• [0035]
    The communication path between the low pressure line 14 and the first interconnecting line 23, via the second interconnecting line 27 and the EHSV 21, is configured to be significantly less restrictive than that between the delivery line 24 and the first interconnecting line 23, via the restriction 25, such that the pressure in the first interconnecting line 23 tends to fall to a level approaching LP during the aforementioned shutdown condition. This ensures that the respective pressures in the first and third control chambers 40, 76 also fall to a level approaching LP, which results in the respective spools 34, 70 of the spill valve 32 and PDCV 68 moving to their lowermost positions in their respective bores 36, 72 as described hereinbefore.
  • [0036]
    The movement of spool 34 to its lowermost position results in an increase in communication between the feed line 28 and the low pressure line 14 via the annular chamber 44 and the ports 46, 48 such that the fuel pressure in the feed line 28 falls below the predetermined level at which the non-return valve 30 closes, fuel flow from the feed line 28 to the supply line 18 ceases and the pump 26 is unloaded. The movement of spool 70 to its lowermost position results in an increase in communication between chamber 74 and line 86 via port 84, such that the pressure in line 86 and the second control chamber 54 increases and the piston 52 of the control servo 50 moves to the right to reduce the volumetric output from pump 16, as described hereinbefore. This ensures that the supply line 18 does not over-pressurise when the PRSOV 22 terminates the supply of fuel to the engine.
  • [0037]
    Conveniently, the pressure drop control valve and its porting 80, 84 are designed such that the position occupied by spool 70 for modulation of the servo control arrangement 50 is separated from the position required for modulation of the spill valve 32. This is advantageous in that it permits independent control of the operation of the spill valve 32 and the servo control arrangement 50. If there were a position in which both control ports were open, then the operation of one of the spill valve 32 and servo control arrangement 50 could negatively impact on the operation of the other of the spill valve 32 and the servo control arrangement 50.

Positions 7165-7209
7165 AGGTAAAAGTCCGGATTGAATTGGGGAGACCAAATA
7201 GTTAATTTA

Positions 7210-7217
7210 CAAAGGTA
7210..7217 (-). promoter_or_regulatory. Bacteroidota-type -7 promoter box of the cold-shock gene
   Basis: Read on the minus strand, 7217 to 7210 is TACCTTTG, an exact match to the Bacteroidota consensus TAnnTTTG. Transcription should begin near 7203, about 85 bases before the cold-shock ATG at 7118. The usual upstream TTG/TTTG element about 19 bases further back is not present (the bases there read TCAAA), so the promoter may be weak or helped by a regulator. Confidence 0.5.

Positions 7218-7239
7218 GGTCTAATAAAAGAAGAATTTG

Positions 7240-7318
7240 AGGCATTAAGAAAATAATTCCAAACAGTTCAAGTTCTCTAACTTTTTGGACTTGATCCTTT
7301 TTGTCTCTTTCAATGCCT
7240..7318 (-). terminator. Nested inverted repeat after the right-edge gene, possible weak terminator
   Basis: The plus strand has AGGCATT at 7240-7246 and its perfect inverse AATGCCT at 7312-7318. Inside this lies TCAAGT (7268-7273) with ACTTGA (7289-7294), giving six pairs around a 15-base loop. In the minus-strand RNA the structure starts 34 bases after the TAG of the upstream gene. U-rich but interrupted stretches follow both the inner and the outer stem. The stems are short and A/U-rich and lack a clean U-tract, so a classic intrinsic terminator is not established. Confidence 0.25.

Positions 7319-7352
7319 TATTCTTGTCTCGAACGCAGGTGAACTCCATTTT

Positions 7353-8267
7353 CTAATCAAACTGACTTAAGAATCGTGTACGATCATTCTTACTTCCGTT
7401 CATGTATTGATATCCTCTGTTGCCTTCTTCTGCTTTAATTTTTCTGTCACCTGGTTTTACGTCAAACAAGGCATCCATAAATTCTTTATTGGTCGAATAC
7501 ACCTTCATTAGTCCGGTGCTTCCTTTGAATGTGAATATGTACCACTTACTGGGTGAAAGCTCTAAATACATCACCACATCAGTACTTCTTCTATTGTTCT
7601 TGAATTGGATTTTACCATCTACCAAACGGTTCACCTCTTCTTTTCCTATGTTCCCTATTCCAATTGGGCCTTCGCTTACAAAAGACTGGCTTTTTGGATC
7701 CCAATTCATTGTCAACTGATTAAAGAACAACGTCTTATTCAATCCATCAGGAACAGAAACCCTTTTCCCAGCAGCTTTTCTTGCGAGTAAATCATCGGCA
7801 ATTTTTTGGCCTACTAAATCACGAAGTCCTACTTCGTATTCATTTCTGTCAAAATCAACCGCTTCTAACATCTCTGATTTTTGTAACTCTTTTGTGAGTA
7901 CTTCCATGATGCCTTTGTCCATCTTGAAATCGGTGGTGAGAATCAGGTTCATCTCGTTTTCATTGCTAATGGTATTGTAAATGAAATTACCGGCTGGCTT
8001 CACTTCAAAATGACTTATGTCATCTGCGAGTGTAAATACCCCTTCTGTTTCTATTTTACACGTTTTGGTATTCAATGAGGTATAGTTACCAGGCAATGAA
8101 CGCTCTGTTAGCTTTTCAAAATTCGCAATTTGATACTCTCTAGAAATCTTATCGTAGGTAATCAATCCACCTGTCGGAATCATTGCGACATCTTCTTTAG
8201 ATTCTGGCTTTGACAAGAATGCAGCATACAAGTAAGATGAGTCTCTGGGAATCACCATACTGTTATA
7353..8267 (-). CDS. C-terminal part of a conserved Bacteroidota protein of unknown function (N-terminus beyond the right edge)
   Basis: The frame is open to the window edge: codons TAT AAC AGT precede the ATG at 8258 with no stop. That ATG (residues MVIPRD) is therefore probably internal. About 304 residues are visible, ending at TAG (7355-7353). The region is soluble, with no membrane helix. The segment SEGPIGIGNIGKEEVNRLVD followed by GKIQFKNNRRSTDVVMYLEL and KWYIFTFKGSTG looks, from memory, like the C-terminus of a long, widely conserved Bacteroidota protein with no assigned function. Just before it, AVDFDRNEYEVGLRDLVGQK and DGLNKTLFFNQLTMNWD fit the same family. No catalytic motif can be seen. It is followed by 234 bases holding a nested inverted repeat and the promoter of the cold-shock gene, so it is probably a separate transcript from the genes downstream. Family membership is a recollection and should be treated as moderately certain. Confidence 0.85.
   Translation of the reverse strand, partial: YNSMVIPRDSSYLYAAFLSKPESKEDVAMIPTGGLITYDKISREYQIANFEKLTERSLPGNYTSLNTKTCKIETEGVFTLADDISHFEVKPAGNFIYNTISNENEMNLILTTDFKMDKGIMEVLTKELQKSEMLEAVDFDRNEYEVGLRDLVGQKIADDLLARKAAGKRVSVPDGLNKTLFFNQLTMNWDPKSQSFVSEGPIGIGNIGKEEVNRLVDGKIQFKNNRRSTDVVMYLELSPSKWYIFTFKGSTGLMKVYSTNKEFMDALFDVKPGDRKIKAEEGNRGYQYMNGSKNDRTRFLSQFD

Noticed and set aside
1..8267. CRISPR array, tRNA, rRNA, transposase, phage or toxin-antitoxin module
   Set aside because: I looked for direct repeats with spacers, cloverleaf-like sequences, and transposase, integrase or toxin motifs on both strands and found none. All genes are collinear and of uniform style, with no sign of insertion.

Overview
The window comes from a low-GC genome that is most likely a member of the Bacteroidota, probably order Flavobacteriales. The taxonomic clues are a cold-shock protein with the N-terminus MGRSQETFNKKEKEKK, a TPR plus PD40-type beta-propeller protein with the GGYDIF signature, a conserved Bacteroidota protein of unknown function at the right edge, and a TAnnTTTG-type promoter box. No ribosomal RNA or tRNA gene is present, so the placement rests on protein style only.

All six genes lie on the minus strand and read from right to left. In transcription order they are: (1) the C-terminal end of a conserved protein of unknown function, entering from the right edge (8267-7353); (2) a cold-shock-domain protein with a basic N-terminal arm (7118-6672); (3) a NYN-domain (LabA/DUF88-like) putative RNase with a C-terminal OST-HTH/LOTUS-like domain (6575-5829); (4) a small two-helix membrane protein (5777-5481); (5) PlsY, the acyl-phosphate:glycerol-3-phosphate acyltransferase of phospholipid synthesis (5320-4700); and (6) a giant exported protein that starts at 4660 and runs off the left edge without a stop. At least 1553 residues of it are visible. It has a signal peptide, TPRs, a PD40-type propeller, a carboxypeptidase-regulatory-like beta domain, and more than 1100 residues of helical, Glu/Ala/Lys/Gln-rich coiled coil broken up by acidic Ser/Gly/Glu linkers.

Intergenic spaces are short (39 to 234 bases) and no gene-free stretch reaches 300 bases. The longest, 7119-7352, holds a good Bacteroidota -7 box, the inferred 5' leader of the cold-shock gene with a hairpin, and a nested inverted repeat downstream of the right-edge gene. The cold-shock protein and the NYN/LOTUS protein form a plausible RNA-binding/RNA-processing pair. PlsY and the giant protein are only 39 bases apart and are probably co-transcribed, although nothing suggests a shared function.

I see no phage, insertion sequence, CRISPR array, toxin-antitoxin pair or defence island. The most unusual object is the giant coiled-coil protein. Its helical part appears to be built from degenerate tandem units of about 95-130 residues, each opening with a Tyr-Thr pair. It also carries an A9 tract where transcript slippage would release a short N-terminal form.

• [0038]
    It will be appreciated that a wide range of modifications and alterations to the arrangement described hereinbefore are possible without departing from the scope of the invention.
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Referenced by
Citing PatentFiling datePublication dateApplicantTitle
US7707993 *Jun 24, 2008May 4, 2010Caterpillar Inc.Electronic pressure relief in a mechanically actuated fuel injector
US20090314259 *Jun 24, 2008Dec 24, 2009Caterpillar Inc.Electronic pressure relief in a mechanically actuated fuel injector
US20160084189 *Sep 18, 2014Mar 24, 2016Ford Global Technologies, LlcFuel injector characterization
Classifications
U.S. Classification123/504
International ClassificationF02M37/04
Cooperative ClassificationF02C7/236, F02C9/30, F02C7/232, F02C9/263
European ClassificationF02C7/232, F02C9/30, F02C9/26B, F02C7/236
Legal Events
DateCodeEventDescription
Apr 1, 2008ASAssignment
Owner name: GOODRICH CONTROL SYSTEMS LIMITED, UNITED KINGDOM
Free format text: ASSIGNMENT OF ASSIGNORS INTEREST;ASSIGNOR:BICKLEY, DANIEL JAMES;REEL/FRAME:020737/0769
Effective date: 20080306
Jan 22, 2014ASAssignment
Owner name: GOODRICH CONTROL SYSTEMS, UNITED KINGDOM
Free format text: CHANGE OF NAME;ASSIGNOR:GOODRICH CONTROL SYSTEMS LIMITED;REEL/FRAME:032102/0073
Effective date: 20081222